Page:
The Hymen

Many people are under the impression that the hymen is located within the vagina. It is not. It’s part of the vulva, the external genital organs. It’s located outside the vagina. The hymen is a layer of tissue, just like the tissue around the opening of your vagina that partially conceals the vaginal orifice. You may or may not have one, most females do. The hymen is named after the Greek God Hymenaeus -- the God of marriage and weddings, FYI.

During the early stages of fetal development there is no opening into the vagina at all. The thin layer of tissue that conceals the vagina at this time usually divides incompletely prior to birth, forming the hymen. The size and shape of this opening (or openings) varies greatly from person to person. Sometimes this formation of an opening does not occur, resulting in an imperforated hymen (it lacks the more common opening). Some females have no hymen at birth at all, since the tissue divided completely while they were still in the womb.

Many girls and teens tear or otherwise dilate their hymen while participating in sports like bicycling, horseback riding, gymnastics or inserting tampons, or while masturbating. A girl may not even know this has occurred, since there may be little or no blood or pain involved when this happens. The tissues of the vulva are generally very thin and delicate prior to puberty. The presence or absence of a hymen in no way indicates whether or not a female is a virgin. You are a virgin until you have sexual intercourse. That is the definition of “a virgin”.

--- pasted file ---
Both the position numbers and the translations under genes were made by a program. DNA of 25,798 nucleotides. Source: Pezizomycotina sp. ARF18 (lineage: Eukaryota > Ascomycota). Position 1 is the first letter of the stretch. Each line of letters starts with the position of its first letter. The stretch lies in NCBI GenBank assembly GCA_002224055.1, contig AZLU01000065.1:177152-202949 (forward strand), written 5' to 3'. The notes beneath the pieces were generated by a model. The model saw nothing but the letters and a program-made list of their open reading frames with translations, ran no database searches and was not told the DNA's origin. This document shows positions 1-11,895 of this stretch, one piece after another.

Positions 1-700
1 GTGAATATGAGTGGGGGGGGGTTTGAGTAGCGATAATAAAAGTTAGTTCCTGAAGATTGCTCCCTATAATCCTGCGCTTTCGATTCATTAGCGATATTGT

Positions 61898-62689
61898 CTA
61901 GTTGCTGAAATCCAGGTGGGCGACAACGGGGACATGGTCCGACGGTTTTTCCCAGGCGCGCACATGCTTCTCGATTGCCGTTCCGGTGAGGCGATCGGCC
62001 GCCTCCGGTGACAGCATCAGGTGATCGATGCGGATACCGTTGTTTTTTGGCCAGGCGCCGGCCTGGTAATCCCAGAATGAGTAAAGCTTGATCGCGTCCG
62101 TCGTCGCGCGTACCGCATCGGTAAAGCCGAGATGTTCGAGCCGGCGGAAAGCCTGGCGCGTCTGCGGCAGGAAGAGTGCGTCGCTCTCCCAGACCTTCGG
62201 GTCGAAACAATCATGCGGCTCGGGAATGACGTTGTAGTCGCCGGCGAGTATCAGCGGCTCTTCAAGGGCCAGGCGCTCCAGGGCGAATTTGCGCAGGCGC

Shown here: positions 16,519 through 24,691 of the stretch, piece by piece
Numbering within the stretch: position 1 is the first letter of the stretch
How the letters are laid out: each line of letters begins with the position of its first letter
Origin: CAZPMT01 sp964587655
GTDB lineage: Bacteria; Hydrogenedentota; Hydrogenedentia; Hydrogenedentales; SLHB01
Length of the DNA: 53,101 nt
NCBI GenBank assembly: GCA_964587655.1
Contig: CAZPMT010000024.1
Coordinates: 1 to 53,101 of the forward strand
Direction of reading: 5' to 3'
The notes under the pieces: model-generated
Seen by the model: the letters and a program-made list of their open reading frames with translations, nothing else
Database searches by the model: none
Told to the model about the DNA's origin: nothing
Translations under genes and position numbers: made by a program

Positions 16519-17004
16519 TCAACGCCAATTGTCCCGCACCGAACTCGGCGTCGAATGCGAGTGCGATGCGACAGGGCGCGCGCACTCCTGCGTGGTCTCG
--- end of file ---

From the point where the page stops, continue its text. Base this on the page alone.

Some hymens are elastic enough to permit a penis to enter without tearing, or they tear only partially, and there is NO bleeding at all. When adequately lubricated the vagina is fairly 'flexible' and will stretch without discomfort for most women. Sometimes, a woman has sex for years with no real 'tearing' at all, only stretching of the hymen and then at another time the same woman might tear from 'rough sex' or sex with a different partner with a larger penis. Remnants of the hymen are usually still present until a woman delivers a baby vaginally.

Sure, see what your vagina looks like with a mirror, it's your body, you should not be afraid of it . Some young women seem to obsess over what is 'normal'. So, put away the mirror after you know what is normal for you. You might see that your labia change as you get older, they might get a bit darker in color or longer, or not change at all. This is not abnormal, unless you are an adult. It is important to know what your body looks like, so you can tell when there is a change or something to see your health care provider about, but don’t obsess over what it is 'supposed to' look like. All of our faces look different and none of our vaginas look exactly the same either.

That’s all I have to say about hymens and vaginas for now. In the future there will be some diagrams of different hymens on this site.

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